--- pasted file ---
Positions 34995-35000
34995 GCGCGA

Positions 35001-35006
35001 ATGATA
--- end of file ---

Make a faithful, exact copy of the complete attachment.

Positions 34995-35000
34995 GCGCGA

Positions 35001-35006
35001 ATGATA